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Para amino benzoic acid-derived self-assembled biocompatible nanoparticles for efficient delivery of siRNA.

Reddy TL, Krishnarao PS, Rao GK, Bhimireddy E, Venkateswarlu P, Mohapatra DK, Yadav JS, Bhadra U, Bhadra MP - Int J Nanomedicine (2015)

Bottom Line: A number of diseases can result from abnormal gene expression.Our findings indicated high gene transfection efficiency.These biocompatible nanoparticles allow targeted delivery of siRNA, providing an efficient vehicle for gene delivery.

View Article: PubMed Central - PubMed

Affiliation: Centre for Chemical Biology, CSIR-Indian Institute of Chemical Technology, Hyderabad, India ; Academy of Scientific and Innovative Research, New Delhi, India.

ABSTRACT
A number of diseases can result from abnormal gene expression. One of the approaches for treating such diseases is gene therapy to inhibit expression of a particular gene in a specific cell population by RNA interference. Use of efficient delivery vehicles increases the safety and success of gene therapy. Here we report the development of functionalized biocompatible fluorescent nanoparticles from para amino benzoic acid nanoparticles for efficient delivery of short interfering RNA (siRNA). These nanoparticles were non-toxic and did not interfere with progression of the cell cycle. The intrinsic fluorescent nature of these nanoparticles allows easy tracking and an opportunity for diagnostic applications. Human Bcl-2 siRNA was complexed with these nanoparticles to inhibit expression in cells at both the transcriptional and translational levels. Our findings indicated high gene transfection efficiency. These biocompatible nanoparticles allow targeted delivery of siRNA, providing an efficient vehicle for gene delivery.

No MeSH data available.


Related in: MedlinePlus

(A) Real-time polymerase chain reaction analysis and (B) representative Western blot analysis of the Bcl-2 gene expression in HeLa cells after transfection with NP-Bcl-2-siRNA. (C) Densitometry graph demonstrating Bcl-2 protein expression in HeLa cells post transfection with NP-Bcl-2-siRNA. Untreated and transfected with non-silencing siRNA serves as controls. Cells transfected with Lipofectamine 2000 served as the positive control. Data represented in the graph are expressed as a ratio to the control. All the data are normalized to the house-keeping gene β-actin.Notes: Values are mean ± standard deviation; n=3; ***P<0.001.Abbreviations: NPs, nanoparticles; siRNA, short interfering RNA.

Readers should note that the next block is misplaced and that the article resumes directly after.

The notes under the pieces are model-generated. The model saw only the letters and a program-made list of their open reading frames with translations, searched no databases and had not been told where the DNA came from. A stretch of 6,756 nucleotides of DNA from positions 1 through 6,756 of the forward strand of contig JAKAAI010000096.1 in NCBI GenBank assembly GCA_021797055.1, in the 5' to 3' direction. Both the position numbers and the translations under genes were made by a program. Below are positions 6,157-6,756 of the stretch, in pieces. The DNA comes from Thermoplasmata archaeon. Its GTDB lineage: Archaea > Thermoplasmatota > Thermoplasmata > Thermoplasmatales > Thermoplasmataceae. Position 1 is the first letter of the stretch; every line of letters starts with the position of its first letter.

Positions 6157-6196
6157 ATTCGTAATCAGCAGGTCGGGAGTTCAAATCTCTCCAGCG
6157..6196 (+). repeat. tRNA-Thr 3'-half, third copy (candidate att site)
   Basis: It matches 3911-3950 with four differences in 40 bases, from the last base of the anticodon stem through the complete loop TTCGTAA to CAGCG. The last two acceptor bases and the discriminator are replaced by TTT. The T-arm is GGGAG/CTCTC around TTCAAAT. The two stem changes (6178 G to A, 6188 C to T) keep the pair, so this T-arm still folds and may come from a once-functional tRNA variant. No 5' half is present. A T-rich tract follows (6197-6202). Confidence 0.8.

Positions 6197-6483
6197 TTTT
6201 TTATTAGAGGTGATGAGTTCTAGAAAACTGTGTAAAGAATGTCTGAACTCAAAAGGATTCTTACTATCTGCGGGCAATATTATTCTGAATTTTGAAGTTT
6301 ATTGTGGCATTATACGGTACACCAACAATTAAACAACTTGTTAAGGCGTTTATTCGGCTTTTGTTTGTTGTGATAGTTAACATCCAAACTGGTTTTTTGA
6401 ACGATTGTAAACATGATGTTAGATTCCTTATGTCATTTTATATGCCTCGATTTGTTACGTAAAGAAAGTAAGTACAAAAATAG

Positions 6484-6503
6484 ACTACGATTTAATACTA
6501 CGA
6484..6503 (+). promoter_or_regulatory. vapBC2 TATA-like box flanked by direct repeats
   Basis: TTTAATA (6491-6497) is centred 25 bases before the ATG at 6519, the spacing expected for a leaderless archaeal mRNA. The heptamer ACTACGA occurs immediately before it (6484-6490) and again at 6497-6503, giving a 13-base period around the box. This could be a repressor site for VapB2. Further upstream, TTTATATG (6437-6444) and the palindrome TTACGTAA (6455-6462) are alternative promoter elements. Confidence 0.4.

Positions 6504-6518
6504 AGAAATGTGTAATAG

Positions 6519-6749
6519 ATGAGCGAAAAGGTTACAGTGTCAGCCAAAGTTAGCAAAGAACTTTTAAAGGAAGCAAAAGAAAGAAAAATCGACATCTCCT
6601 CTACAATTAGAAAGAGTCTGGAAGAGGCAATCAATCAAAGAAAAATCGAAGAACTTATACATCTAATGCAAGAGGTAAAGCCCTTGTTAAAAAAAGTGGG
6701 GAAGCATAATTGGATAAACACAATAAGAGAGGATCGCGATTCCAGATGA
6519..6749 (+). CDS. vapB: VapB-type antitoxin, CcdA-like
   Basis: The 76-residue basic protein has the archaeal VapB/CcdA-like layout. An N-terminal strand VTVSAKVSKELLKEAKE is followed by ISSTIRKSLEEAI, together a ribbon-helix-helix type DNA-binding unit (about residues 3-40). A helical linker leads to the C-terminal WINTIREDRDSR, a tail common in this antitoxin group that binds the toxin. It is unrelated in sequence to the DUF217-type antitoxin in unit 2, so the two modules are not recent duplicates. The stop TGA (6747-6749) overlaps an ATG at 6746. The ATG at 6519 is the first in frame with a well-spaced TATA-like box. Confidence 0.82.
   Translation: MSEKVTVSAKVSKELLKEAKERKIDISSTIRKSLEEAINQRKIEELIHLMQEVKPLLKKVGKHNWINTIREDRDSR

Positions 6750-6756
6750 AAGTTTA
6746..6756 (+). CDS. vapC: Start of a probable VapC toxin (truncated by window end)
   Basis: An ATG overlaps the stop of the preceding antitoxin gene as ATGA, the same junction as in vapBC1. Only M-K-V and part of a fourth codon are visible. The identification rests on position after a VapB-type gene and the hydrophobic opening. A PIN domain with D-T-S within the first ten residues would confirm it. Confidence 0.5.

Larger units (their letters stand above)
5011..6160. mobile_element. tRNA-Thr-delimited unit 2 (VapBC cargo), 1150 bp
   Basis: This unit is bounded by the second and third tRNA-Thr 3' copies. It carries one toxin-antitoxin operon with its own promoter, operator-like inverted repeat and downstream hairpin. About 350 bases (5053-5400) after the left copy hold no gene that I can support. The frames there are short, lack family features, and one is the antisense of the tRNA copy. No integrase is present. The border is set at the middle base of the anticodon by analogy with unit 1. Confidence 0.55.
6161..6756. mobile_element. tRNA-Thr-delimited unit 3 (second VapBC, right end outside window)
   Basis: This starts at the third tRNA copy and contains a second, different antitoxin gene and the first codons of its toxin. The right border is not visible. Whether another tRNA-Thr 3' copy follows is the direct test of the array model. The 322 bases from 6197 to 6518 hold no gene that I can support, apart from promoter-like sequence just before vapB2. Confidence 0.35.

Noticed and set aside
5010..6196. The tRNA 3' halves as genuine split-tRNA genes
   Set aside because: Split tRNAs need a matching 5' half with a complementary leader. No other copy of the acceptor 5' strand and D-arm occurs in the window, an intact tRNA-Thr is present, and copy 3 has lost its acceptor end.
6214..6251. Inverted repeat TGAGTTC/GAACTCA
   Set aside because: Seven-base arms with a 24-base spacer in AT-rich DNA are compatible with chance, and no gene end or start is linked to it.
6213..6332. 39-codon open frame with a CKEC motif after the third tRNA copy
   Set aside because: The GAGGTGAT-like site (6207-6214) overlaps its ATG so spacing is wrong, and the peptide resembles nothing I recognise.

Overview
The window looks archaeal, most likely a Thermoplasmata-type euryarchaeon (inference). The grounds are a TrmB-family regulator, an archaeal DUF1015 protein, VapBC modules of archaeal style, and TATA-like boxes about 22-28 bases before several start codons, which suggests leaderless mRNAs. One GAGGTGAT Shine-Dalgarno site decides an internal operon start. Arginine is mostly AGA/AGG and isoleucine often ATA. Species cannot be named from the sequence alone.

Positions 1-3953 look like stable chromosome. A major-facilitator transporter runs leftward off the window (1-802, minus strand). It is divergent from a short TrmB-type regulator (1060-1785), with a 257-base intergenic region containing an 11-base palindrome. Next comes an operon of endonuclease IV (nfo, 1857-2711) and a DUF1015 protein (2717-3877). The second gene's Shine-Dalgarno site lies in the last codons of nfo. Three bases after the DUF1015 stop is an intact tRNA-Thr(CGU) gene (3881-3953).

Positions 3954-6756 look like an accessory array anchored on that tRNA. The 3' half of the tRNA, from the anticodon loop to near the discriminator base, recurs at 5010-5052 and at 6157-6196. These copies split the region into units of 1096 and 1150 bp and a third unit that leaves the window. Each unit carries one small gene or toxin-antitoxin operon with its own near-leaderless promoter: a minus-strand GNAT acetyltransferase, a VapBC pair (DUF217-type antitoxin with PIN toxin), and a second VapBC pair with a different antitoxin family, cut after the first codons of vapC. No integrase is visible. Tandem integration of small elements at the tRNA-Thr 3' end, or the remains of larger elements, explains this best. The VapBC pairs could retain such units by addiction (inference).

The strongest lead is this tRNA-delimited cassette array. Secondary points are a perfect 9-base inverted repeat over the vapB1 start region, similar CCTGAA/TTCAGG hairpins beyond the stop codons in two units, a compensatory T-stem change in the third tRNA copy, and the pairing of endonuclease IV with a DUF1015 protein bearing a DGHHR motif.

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f5-ijn-10-6411: (A) Real-time polymerase chain reaction analysis and (B) representative Western blot analysis of the Bcl-2 gene expression in HeLa cells after transfection with NP-Bcl-2-siRNA. (C) Densitometry graph demonstrating Bcl-2 protein expression in HeLa cells post transfection with NP-Bcl-2-siRNA. Untreated and transfected with non-silencing siRNA serves as controls. Cells transfected with Lipofectamine 2000 served as the positive control. Data represented in the graph are expressed as a ratio to the control. All the data are normalized to the house-keeping gene β-actin.Notes: Values are mean ± standard deviation; n=3; ***P<0.001.Abbreviations: NPs, nanoparticles; siRNA, short interfering RNA.

Mentions: To examine whether the NPs could deliver the siRNA to their target and silence the gene of interest at the mRNA level, we performed real time-PCR analysis after transfecting HeLa cells for 24 hours with NPs complexed with siRNA against Bcl-2 (conc. of siRNA 100 nM). Bcl-2 was chosen as it exhibits anti-apoptotic activity and is overexpressed in several types of cancer. Bcl-2 protein blocks the release of cytochrome-C, which in turn prevents the propagation of death signals and promotes cell survival. Earlier studies have shown that apoptosis in cancer cells can be induced by silencing this gene. Real time-PCR was performed and the amount of mRNA expression was calculated using the ΔΔCT method. Downregulation of Bcl-2 mRNA was determined by comparison of the ratio between Bcl-2 and endogenous control (β-actin) mRNA expression for the transfected samples against the non-transfected samples. NP-Bcl-2-siRNA complexes were able to silence Bcl-2 mRNA levels by 80%–90% of the normal expression level (G10–G18U) when compared with the control (Figure 5A). Simultaneous experiments with scrambled siRNA confirmed that the NPs themselves do not contribute to silencing the target gene because there was no significant change in expression of mRNA of the target gene when compared with untreated controls (Figure S3B).